Tess is not like that at all. She’s the antithesis of that because she’s not cynical, she’s soft and sincere. We really are not comfortable with putting girls—and I use the term ‘girl’ on purpose—in morally ambiguous territory. I think what makes her tough for people is that she doesn’t go through a catharsis or a transformation. There were different points when I was writing it where people would be like, “She needs to be more likable, she shouldn’t do X, Y or Z at the end.” The ending is a perfect example. I don’t know if we need to put the ending in this interview and spoil it, but over and over again in graduate school as I was working on the book I was told things like, “It makes her too unlikable. It’s too intense. Readers will stop feeling anything for her if she does this. Why does she do this? I cannot understand it.” That was in graduate school. Fast forward to a couple months ago where a woman who ran a book club in Minnesota wrote my agent demanding an explanation, because she was so angry about the ending of the novel.
They wanted to know why she behaved in certain ways. They thought it makes no sense. Why did she unravel the way she did? It bothers people to see good girls making bad choices. It also titillates them. There’s an entire industry based around that. My character is not… It’s not an addiction narrative. She’s not becoming an alcoholic, or a drug addict, or a sex addict. She’s not going to be diagnosed and put on pills at the end of it. She’s just living. It’s messy. The second you think you understand sex, you realize you don’t. The second you think you understand intimacy, you realize you really don’t.
People’s reaction to the book, they speak to so many things. I’ve been thinking a lot about this. It speaks to how conditioned we are to expect certain kinds of narratives—that at the end there will be some catharsis, or they’ll get back together, or there will be some triumphant moment of closure. We’re so conditioned for these narrative expectations. I’m sure all of those writers I mentioned earlier—these amazing women writers in the ’70s—must have felt this really profoundly. I’m still amazed how often I talk to writers and filmmakers who can’t extinguish those ideas and expectations out of their heads. They can’t accept that this one person in my book and her story is not necessarily me, and that she isn’t supposed to represent all women of a certain age.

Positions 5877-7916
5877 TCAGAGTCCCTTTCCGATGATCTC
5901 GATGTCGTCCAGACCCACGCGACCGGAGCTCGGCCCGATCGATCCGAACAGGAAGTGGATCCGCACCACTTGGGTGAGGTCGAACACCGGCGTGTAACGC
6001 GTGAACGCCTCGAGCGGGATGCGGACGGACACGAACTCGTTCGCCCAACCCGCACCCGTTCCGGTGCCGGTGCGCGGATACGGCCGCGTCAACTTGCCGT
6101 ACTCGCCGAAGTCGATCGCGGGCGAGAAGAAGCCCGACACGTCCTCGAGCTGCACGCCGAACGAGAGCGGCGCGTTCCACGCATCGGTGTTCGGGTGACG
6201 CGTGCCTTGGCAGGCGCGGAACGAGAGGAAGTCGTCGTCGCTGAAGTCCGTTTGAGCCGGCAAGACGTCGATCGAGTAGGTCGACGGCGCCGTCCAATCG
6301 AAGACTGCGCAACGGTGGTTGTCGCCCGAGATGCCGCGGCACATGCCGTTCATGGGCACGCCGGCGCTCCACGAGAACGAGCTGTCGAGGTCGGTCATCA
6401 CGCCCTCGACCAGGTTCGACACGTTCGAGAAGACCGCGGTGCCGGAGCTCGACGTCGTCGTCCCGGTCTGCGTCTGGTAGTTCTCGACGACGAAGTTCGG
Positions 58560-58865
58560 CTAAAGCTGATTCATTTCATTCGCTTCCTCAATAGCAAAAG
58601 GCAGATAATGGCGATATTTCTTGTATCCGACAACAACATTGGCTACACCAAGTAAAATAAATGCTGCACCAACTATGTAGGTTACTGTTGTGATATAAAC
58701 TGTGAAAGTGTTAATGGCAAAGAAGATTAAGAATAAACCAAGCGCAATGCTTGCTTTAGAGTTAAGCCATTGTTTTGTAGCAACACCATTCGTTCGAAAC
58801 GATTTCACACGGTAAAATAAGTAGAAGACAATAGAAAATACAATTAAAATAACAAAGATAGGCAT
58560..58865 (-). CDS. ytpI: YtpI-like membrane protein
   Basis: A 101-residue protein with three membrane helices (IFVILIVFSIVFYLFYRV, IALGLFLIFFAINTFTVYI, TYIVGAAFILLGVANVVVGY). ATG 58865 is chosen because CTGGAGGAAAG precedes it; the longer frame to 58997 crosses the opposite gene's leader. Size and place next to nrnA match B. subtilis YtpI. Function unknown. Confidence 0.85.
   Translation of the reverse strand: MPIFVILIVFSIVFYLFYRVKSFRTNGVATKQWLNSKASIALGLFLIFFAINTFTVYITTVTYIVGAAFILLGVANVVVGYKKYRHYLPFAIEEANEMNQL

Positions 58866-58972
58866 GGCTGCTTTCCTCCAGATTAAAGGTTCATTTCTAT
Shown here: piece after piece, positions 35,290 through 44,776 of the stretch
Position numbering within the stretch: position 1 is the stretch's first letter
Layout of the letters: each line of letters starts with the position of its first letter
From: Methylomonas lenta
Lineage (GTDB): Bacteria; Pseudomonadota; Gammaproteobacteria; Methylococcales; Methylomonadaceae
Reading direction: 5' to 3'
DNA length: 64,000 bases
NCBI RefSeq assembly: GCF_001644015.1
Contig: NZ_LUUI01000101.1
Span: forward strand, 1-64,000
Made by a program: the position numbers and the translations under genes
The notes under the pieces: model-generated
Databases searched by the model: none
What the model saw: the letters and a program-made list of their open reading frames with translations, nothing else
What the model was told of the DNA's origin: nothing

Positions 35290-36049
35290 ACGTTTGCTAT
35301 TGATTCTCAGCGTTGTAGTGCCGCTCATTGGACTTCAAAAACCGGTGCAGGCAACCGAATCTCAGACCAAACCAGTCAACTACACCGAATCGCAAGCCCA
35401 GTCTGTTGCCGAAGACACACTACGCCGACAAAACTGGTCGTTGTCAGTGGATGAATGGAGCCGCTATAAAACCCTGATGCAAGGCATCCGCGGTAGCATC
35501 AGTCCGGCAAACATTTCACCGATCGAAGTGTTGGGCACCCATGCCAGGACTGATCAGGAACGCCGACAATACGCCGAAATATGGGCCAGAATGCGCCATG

The issue of “relatability” is one that comes up again and again.
That’s something else about readers’ expectations that has been interesting to learn. They’ll say, “Well, this isn’t what it was like when I was 22!” That is the criticism, or that’s the beginning of the conversation. I’m like, “Yes, of course. It’s a piece of art. It isn’t what it was like when I was 22 either.” I mean it’s similar, but it’s exposing a moment in time. A very highly, highly congestive moment. I think probably every writer goes through the exact same thing. I wasn’t prepared for it. I find the characters, especially Tess, redeeming because of their sincerity. I think what holds her moral fiber together is the fact that she really does want to do a good job. That sounds simplistic, but I personally think that’s very brave. I think it is a really noble idea: I just want to do a good job. I don’t want to make art. I don’t want to take over the world. I just want to become an adult and do a good job. All she’s doing is pushing these buttons and trying to incite her real life, which is a huge part of what I went through in my 20s… as well as a lot of the people around me.